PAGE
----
In this type of process, the respirable air produced responds to the specifications of the abovementioned standard, but all the same poses a major drawback.

In effect, because of the drying operation performed during the treatment stage of the previously described process, the air produced is very dry. Consequently, it is likely to cause desiccation of the respiratory organs in the operators consuming this air.

To reply to this problem, it has been proposed to add a rehumidification stage of the treated air, so that the supplied air has a humidity rate relatively similar to that of the air aspirated by the compressors.

This type of process is especially mentioned in the document U.S. Pat. No. 4,054,428.

This process is utilised by an installation comprising two chambers containing agents enabling compressed air to be dehumidified. As the compressed air passes into the first of these chambers, the air is dried, and then it passes through a space in which the carbon monoxide is transformed into carbon dioxide. The dehumidified air then circulates in the second chamber of the installation, where it is rehumidified by means of agents contained in this second chamber, having absorbed humidity during a previous cycle.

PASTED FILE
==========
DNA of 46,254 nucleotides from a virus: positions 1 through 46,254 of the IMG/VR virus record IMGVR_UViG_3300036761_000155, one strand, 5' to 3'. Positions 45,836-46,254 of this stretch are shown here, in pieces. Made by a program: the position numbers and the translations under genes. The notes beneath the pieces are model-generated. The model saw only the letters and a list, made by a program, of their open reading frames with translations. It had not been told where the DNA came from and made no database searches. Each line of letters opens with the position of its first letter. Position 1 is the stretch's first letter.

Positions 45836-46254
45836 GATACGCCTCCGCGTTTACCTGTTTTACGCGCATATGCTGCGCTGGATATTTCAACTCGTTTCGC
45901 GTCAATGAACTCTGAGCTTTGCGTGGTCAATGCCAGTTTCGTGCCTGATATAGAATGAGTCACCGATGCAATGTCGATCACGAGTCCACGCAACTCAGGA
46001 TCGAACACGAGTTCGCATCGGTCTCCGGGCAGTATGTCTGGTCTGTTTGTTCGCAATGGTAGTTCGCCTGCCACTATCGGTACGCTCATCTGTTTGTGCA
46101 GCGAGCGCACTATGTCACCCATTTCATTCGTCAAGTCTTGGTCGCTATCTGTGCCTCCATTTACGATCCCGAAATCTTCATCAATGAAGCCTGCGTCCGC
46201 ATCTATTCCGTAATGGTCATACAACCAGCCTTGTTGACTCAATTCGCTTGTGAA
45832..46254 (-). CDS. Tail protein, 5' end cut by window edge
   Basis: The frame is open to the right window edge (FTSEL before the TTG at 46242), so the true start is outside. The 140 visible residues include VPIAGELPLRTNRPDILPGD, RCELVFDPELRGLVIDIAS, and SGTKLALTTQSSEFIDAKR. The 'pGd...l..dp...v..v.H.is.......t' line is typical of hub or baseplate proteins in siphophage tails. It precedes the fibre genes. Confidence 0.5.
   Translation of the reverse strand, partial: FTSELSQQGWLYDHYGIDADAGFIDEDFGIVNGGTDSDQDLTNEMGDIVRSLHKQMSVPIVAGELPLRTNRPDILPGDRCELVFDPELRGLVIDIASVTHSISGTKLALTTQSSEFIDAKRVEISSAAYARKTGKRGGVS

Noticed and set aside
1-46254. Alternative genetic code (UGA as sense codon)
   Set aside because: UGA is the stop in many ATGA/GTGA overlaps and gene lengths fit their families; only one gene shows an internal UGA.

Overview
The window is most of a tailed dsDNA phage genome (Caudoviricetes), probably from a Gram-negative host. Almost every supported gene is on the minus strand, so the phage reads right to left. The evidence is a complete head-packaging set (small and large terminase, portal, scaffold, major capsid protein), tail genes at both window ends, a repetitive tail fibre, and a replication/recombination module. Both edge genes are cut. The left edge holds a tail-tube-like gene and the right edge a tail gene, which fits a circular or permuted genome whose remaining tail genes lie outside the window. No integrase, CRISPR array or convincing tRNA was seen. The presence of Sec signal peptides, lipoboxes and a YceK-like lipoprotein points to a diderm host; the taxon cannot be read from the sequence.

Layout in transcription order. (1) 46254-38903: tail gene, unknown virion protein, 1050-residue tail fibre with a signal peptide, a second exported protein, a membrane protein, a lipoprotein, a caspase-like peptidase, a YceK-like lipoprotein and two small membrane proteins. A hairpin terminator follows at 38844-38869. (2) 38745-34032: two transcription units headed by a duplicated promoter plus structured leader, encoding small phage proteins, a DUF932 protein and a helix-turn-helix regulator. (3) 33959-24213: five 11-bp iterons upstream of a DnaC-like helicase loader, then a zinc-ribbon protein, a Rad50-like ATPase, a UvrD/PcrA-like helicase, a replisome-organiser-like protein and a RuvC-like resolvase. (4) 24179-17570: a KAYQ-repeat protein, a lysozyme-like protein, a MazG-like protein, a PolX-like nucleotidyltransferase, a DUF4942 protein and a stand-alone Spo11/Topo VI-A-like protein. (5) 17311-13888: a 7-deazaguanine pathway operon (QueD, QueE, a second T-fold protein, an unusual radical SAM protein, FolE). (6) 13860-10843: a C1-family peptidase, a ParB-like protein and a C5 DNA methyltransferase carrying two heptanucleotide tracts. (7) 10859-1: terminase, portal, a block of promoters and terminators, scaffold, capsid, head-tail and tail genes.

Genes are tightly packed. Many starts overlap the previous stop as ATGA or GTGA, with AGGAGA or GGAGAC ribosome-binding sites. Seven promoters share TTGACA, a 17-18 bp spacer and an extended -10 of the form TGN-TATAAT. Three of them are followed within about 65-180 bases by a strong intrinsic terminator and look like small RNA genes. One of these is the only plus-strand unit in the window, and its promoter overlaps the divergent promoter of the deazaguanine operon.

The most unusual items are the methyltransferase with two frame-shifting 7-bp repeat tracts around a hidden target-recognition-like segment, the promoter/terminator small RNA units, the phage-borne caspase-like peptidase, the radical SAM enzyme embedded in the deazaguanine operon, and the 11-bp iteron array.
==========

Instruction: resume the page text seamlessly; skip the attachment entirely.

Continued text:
To utilise this process, the installation also comprises a four-way valve, allowing the direction of flow of compressed air to be inverted across the installation, so that this compressed air circulates alternatively from the first to the second chamber, and from the second to the first chamber. Note that this recurring inversion of direction of the flow of compressed air across the installation is a necessary condition for obtaining rehumidification of the air produced. Accordingly, this installation seems only slightly adapted to the continuous production of air, and in no case allows the production of respirable air at a constant rate of humidity, over a significant period.